Can my employer make me pay back all money paid for used vacation time?

UPDATED: Oct 1, 2022

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Can my employer make me pay back all money paid for used vacation time?

I have been working full for my current employer for
7 years. Full time employees who work 40 hours per
week, i work 47.5 with no overtime pay either, will be
elegible for 5 days paid vacation time. Our vacation
is accrued from September to August 31st of each
year. I have given my two weeks notice and August
4th will be my last day. My boss is trying to tell me
that i have to pay back my vacation to her since I am
leaving before August 31. But I believe I have earned
that vacation. I am not sure if that is legal or not.

Asked on July 23, 2018 under Employment Labor Law, Massachusetts


SJZ, Member, New York Bar / FreeAdvice Contributing Attorney

Answered 4 years ago | Contributor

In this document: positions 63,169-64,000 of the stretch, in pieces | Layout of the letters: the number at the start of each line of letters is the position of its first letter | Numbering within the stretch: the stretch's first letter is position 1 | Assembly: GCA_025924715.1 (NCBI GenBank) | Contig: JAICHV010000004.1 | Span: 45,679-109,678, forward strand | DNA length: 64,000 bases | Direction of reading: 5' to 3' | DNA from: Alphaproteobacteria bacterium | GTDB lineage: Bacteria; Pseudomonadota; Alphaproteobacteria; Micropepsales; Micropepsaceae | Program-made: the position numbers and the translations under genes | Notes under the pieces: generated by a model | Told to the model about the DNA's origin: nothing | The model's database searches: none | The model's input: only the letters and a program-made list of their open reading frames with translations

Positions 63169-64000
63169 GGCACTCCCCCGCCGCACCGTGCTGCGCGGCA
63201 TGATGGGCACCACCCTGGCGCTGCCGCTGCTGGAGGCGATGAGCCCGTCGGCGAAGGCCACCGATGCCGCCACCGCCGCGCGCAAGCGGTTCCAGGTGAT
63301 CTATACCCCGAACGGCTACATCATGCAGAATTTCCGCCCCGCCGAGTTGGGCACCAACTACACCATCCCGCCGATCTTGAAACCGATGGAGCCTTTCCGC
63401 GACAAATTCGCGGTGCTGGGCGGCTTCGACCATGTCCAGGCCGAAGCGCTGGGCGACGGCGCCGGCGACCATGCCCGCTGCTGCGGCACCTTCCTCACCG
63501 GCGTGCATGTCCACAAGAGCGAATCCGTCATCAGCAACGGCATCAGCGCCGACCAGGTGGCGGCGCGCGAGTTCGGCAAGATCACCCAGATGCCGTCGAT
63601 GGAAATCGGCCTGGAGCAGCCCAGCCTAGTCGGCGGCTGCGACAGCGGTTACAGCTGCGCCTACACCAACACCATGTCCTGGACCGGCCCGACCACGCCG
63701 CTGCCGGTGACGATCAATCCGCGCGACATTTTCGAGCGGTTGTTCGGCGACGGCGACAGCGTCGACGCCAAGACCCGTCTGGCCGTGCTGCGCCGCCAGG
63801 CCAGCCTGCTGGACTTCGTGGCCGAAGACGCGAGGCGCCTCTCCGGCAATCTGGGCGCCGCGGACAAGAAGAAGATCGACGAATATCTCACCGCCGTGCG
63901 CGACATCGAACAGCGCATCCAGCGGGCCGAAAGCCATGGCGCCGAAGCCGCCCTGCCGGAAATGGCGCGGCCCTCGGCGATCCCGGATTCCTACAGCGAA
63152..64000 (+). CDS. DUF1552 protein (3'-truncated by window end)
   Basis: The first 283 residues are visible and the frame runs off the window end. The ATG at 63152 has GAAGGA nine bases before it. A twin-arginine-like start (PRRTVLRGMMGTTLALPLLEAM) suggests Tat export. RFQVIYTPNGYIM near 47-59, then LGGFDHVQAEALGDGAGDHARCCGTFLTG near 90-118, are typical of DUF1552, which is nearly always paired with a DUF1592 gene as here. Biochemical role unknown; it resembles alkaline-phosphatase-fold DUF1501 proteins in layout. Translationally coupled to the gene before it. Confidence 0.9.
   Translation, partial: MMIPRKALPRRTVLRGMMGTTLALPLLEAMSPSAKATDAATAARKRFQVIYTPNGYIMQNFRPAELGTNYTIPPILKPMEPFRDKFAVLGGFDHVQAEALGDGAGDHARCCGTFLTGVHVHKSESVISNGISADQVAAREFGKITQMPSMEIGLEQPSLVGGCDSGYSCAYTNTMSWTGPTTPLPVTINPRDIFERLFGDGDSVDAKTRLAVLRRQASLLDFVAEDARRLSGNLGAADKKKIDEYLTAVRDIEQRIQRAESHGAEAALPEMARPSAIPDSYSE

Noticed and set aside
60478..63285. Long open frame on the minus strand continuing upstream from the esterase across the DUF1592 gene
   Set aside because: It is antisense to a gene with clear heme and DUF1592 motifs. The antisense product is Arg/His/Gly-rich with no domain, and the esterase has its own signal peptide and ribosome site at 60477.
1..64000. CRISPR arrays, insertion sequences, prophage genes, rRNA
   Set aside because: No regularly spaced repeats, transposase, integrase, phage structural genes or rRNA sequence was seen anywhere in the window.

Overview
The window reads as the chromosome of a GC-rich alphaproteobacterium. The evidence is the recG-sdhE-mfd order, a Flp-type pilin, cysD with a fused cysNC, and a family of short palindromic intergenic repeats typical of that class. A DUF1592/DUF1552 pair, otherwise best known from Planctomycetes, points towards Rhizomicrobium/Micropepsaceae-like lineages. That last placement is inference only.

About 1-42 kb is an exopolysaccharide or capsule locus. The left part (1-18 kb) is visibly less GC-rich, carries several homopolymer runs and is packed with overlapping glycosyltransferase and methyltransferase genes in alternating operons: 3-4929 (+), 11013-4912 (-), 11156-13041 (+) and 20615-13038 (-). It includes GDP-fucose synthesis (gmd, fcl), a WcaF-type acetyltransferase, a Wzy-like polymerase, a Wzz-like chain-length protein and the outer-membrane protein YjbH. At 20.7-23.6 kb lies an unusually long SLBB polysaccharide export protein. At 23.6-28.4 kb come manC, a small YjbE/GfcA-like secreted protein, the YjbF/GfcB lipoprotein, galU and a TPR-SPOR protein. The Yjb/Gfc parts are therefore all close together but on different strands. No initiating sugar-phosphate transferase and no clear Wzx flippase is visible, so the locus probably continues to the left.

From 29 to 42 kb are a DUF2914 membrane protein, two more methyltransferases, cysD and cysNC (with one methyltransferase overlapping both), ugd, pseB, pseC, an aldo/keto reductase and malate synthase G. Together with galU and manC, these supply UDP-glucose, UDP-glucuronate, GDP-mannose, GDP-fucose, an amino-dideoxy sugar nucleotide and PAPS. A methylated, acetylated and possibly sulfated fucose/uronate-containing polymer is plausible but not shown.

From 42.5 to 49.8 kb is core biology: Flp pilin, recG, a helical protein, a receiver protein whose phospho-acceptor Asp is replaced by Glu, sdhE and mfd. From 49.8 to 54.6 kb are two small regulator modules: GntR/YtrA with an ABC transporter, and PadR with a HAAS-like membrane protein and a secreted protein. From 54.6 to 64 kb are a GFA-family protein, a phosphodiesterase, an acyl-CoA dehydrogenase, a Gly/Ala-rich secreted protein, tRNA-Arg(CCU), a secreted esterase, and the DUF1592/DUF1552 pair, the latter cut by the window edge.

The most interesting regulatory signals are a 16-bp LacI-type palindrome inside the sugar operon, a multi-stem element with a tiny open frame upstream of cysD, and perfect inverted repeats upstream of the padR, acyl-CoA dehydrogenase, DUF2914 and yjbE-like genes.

It is legal: the law does not mandate any particular way, schedule, or system for accruing vacation time--whatever system a company sets up is legal. So the company's accrual system or schedule is legal. If you use or take vacation before earning or accruing it, then leave before you accrue the days you used, the employee must repay the value of the used but unearned vacation time. Essentally, if you use vacation before earning it, you were "loaned" vacation; your normally repay that loan by earning or accruing the days you used, but if you don't do that because of when you leave employment, you must repay with money.

IMPORTANT NOTICE: The Answer(s) provided above are for general information only. The attorney providing the answer was not serving as the attorney for the person submitting the question or in any attorney-client relationship with such person. Laws may vary from state to state, and sometimes change. Tiny variations in the facts, or a fact not set forth in a question, often can change a legal outcome or an attorney's conclusion. Although has verified the attorney was admitted to practice law in at least one jurisdiction, he or she may not be authorized to practice law in the jurisdiction referred to in the question, nor is he or she necessarily experienced in the area of the law involved. Unlike the information in the Answer(s) above, upon which you should NOT rely, for personal advice you can rely upon we suggest you retain an attorney to represent you.

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